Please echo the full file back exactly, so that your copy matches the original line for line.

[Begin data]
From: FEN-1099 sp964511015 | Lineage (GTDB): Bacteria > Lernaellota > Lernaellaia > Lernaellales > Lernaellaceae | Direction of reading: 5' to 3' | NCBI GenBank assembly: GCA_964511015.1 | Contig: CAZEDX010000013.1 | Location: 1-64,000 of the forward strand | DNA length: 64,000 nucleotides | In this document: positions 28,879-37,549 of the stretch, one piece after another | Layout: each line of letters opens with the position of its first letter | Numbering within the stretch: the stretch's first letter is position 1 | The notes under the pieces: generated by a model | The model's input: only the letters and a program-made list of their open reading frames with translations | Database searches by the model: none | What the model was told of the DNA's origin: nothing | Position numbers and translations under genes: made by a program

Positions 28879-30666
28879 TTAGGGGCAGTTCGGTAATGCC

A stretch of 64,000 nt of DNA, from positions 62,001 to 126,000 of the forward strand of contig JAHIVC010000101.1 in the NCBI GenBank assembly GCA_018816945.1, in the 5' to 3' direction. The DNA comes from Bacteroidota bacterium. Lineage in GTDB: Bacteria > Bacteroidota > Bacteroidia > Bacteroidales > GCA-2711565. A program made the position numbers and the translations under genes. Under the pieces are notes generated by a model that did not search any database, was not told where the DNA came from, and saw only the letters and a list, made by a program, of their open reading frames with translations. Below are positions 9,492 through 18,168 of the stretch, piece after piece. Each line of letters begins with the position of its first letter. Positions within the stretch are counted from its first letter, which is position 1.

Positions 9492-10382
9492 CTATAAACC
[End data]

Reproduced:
From: FEN-1099 sp964511015 | Lineage (GTDB): Bacteria > Lernaellota > Lernaellaia > Lernaellales > Lernaellaceae | Direction of reading: 5' to 3' | NCBI GenBank assembly: GCA_964511015.1 | Contig: CAZEDX010000013.1 | Location: 1-64,000 of the forward strand | DNA length: 64,000 nucleotides | In this document: positions 28,879-37,549 of the stretch, one piece after another | Layout: each line of letters opens with the position of its first letter | Numbering within the stretch: the stretch's first letter is position 1 | The notes under the pieces: generated by a model | The model's input: only the letters and a program-made list of their open reading frames with translations | Database searches by the model: none | What the model was told of the DNA's origin: nothing | Position numbers and translations under genes: made by a program

Positions 28879-30666
28879 TTAGGGGCAGTTCGGTAATGCC

A stretch of 64,000 nt of DNA, from positions 62,001 to 126,000 of the forward strand of contig JAHIVC010000101.1 in the NCBI GenBank assembly GCA_018816945.1, in the 5' to 3' direction. The DNA comes from Bacteroidota bacterium. Lineage in GTDB: Bacteria > Bacteroidota > Bacteroidia > Bacteroidales > GCA-2711565. A program made the position numbers and the translations under genes. Under the pieces are notes generated by a model that did not search any database, was not told where the DNA came from, and saw only the letters and a list, made by a program, of their open reading frames with translations. Below are positions 9,492 through 18,168 of the stretch, piece after piece. Each line of letters begins with the position of its first letter. Positions within the stretch are counted from its first letter, which is position 1.

Positions 9492-10382
9492 CTATAAACC